A friend called me. I always perceive this person as positive, optimistic, with a sense of humor, a
beautiful person. In fact, when Caller ID displays that friend’s ID, I’m immediately happy to hear the voice and talk for a while. So when this friend said depression was a problem and asked if I could recommend someone to talk to, I was surprised. Given altruistic inclinations, I immediately felt the need to help.
I made a few suggestions. After making sure suicide was not a problem, I told my friend that I was only a phone call away if I was needed. I will help in any way possible. And I pray that my friend finds the right person to help him. And I’ve been thinking about my friend throughout the hours since we spoke. Have I done enough?
Over the years that I’ve written for Family Recovery Center, I’ve written on many topics, including depression and suicide. From time to time, I’ve been told that the articles have helped readers – our neighbors across the county; that they got the help they needed, perhaps not realizing they were depressed until they read the symptoms.
The effects of Covid have unmasked everyone’s emotional issues. Friends who met for dinner at the restaurant, then played cards, have not met for two years. They don’t seem able to get back together, some can’t remember how to play the games, or maybe they just don’t know why they can’t get back to the way things were before. They seem to have lost their connection with each other and are sitting at home, staring out the window, waiting for something.
It’s so easy to get lost, to not be able to understand anything.
Depression is a common but serious mood disorder, according to the National Institute of Mental Health. “It causes severe symptoms which affect the way you feel, think and deal with daily activities such as eating, sleeping or working, things that have been happening almost every day for over two weeks.
And look at this: “The Centers for Disease Control and Prevention (CDC) has recognized that having certain mental disorders, including depression and schizophrenia, can make people more likely to become seriously ill from Covid-19.”
Some of the symptoms, felt almost every day for at least two weeks, include:
¯ Persistent, sad, “anxious,” Where “empty” mood.
¯ Feelings of hopelessness or pessimism.
¯ Feelings of guilt, worthlessness or helplessness.
¯ Loss of interest in things you used to enjoy.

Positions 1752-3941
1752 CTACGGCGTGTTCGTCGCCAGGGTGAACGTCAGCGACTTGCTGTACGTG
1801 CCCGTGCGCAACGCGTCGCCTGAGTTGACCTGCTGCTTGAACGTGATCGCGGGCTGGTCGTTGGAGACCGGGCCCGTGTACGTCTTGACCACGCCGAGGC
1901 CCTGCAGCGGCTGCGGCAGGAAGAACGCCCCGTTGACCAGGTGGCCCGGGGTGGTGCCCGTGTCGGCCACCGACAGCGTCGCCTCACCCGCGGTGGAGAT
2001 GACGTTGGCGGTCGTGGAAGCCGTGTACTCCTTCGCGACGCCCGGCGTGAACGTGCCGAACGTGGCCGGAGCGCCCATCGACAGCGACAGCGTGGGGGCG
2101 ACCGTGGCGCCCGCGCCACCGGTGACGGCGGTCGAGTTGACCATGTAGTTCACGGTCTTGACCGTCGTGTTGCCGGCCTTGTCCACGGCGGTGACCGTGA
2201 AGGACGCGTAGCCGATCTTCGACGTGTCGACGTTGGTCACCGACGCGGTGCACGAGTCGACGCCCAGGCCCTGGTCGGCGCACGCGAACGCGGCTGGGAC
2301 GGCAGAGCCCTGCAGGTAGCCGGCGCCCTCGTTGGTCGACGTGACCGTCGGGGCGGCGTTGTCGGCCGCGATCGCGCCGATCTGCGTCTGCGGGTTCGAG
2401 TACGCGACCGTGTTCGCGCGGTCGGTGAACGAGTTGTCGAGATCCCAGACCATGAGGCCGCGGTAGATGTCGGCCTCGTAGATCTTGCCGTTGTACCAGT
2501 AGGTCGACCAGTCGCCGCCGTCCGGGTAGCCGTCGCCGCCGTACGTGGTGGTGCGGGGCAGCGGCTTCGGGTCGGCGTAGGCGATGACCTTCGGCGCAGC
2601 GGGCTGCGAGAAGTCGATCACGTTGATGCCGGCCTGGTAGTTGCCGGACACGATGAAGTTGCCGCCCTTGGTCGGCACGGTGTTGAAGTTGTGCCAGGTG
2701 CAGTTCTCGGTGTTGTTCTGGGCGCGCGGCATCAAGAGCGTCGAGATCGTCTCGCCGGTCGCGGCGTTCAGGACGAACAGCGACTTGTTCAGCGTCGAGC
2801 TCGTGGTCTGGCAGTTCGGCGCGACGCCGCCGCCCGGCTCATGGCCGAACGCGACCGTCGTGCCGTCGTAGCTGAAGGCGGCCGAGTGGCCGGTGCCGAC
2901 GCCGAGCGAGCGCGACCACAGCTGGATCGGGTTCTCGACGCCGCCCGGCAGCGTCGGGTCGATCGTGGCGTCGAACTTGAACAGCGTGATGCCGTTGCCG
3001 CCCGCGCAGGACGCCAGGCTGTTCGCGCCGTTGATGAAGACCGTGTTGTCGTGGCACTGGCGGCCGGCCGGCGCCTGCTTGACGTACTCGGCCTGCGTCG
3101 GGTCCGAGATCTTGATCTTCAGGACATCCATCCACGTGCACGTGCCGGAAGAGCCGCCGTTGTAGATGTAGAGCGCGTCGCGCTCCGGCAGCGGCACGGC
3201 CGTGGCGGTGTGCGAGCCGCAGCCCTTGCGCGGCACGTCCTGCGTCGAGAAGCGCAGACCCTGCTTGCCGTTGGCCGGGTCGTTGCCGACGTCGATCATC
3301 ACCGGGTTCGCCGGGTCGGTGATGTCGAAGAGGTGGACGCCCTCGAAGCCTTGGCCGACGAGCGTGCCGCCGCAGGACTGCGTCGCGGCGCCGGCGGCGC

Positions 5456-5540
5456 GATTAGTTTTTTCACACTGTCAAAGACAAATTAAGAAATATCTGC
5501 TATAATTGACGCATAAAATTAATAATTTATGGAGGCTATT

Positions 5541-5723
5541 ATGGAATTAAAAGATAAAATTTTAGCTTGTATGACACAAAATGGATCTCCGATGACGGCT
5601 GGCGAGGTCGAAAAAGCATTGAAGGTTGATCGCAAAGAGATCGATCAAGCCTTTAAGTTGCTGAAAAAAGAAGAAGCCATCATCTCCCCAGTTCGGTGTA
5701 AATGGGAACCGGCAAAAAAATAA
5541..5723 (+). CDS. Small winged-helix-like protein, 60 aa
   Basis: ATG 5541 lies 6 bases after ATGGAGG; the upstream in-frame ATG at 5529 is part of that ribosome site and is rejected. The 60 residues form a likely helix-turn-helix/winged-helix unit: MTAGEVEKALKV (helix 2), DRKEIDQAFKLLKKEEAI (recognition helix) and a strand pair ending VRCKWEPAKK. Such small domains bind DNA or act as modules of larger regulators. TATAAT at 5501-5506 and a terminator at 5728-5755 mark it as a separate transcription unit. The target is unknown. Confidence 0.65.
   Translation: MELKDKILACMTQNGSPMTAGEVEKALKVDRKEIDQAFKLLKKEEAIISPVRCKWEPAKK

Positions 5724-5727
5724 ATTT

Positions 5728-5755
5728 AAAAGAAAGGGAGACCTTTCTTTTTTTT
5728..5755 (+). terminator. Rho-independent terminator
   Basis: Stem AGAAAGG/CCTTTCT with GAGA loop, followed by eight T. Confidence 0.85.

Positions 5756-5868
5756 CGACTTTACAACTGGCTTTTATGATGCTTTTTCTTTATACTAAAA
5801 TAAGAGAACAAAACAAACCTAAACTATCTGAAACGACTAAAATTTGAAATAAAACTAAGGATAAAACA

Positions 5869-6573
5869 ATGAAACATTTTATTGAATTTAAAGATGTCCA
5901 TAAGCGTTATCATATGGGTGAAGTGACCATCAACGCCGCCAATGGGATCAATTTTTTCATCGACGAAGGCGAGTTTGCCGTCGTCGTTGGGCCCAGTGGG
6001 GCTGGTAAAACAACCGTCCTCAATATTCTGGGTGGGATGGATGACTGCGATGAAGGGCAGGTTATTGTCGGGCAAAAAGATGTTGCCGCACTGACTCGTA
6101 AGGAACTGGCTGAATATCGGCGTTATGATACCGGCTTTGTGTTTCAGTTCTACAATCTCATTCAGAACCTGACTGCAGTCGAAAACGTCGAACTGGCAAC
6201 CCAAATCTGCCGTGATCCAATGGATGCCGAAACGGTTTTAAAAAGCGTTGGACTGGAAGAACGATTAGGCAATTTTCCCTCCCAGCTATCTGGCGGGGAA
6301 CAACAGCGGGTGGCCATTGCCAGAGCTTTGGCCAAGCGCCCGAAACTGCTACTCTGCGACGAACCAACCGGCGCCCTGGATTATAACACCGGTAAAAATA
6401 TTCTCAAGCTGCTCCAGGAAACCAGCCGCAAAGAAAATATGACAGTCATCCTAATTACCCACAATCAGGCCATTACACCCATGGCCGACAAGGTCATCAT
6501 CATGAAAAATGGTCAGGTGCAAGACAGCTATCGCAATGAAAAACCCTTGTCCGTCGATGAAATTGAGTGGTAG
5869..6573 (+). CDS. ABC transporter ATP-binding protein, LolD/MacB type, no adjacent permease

¯ Less energy, less fatigue.
¯ Difficulty concentrating, remembering or making decisions.
¯ Sleep problems, restlessness.
¯ Suicidal thoughts or attempts.
And take a look at the definition of “disorder”: “a state of confusion; disruption of peaceful and law-abiding behavior”; “a disease or condition that interferes with normal physical or mental functions.”
Depression can happen to anyone, and it can be so subtle that you don’t realize it. Antidepressants may be prescribed. The United States Food and Drug Administration (FDA) advises, “…patients of all ages taking antidepressants should be monitored closely, especially during the first few weeks.”
Some things you can do during treatment include:
¯ Be more active and exercise.
¯ Set realistic goals.
¯ Spending time with others; confide in someone you trust.
¯ Avoid isolation; let others help you.
¯ Understand that improvement will happen gradually.
¯ Don’t make big decisions — marriage, divorce, changing jobs, etc. — until you feel better.
¯ Learn more about depression.
For more information on depression, visit online: https://www.nimh.nih.gov/health/topics/depression.
Addiction doesn’t have an address, but Family Recovery Center does. For more information on education, prevention and treatment programs for drug addiction and related behavioral problems, contact the agency at 964 N. Market St., Lisbon; phone, 330-424-1468; or by email, [email protected] Visit the website at familyrecovery.org. The FRC is funded in part by the Columbiana County Board of Mental Health and Recovery Services.